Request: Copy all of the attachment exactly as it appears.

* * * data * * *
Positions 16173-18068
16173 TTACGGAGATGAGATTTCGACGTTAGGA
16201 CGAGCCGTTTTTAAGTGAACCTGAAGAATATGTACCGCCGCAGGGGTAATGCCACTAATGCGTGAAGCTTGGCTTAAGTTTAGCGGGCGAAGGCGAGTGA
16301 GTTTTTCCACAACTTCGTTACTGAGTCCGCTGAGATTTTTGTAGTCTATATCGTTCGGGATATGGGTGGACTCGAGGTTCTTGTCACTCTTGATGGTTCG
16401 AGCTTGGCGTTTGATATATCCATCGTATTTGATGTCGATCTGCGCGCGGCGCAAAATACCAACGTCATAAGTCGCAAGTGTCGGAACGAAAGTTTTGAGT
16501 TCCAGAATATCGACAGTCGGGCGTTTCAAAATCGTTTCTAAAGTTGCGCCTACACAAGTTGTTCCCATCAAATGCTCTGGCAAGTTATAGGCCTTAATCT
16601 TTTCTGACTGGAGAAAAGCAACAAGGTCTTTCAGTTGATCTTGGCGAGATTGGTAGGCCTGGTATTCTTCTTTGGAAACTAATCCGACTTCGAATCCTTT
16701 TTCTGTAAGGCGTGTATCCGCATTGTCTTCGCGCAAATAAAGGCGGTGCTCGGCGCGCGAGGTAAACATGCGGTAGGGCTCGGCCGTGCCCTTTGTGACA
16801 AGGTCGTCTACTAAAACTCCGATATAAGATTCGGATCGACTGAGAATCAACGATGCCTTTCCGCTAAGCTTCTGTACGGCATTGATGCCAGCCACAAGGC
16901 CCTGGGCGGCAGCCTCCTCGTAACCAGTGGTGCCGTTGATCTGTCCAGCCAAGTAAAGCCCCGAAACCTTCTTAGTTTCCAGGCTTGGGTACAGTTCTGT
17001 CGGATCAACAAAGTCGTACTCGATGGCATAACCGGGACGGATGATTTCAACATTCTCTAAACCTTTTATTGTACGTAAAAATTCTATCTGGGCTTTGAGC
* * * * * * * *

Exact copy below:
Positions 16173-18068
16173 TTACGGAGATGAGATTTCGACGTTAGGA
16201 CGAGCCGTTTTTAAGTGAACCTGAAGAATATGTACCGCCGCAGGGGTAATGCCACTAATGCGTGAAGCTTGGCTTAAGTTTAGCGGGCGAAGGCGAGTGA
16301 GTTTTTCCACAACTTCGTTACTGAGTCCGCTGAGATTTTTGTAGTCTATATCGTTCGGGATATGGGTGGACTCGAGGTTCTTGTCACTCTTGATGGTTCG
16401 AGCTTGGCGTTTGATATATCCATCGTATTTGATGTCGATCTGCGCGCGGCGCAAAATACCAACGTCATAAGTCGCAAGTGTCGGAACGAAAGTTTTGAGT
16501 TCCAGAATATCGACAGTCGGGCGTTTCAAAATCGTTTCTAAAGTTGCGCCTACACAAGTTGTTCCCATCAAATGCTCTGGCAAGTTATAGGCCTTAATCT
16601 TTTCTGACTGGAGAAAAGCAACAAGGTCTTTCAGTTGATCTTGGCGAGATTGGTAGGCCTGGTATTCTTCTTTGGAAACTAATCCGACTTCGAATCCTTT
16701 TTCTGTAAGGCGTGTATCCGCATTGTCTTCGCGCAAATAAAGGCGGTGCTCGGCGCGCGAGGTAAACATGCGGTAGGGCTCGGCCGTGCCCTTTGTGACA
16801 AGGTCGTCTACTAAAACTCCGATATAAGATTCGGATCGACTGAGAATCAACGATGCCTTTCCGCTAAGCTTCTGTACGGCATTGATGCCAGCCACAAGGC
16901 CCTGGGCGGCAGCCTCCTCGTAACCAGTGGTGCCGTTGATCTGTCCAGCCAAGTAAAGCCCCGAAACCTTCTTAGTTTCCAGGCTTGGGTACAGTTCTGT
17001 CGGATCAACAAAGTCGTACTCGATGGCATAACCGGGACGGATGATTTCAACATTCTCTAAACCTTTTATTGTACGTAAAAATTCTATCTGGGCTTTGAGC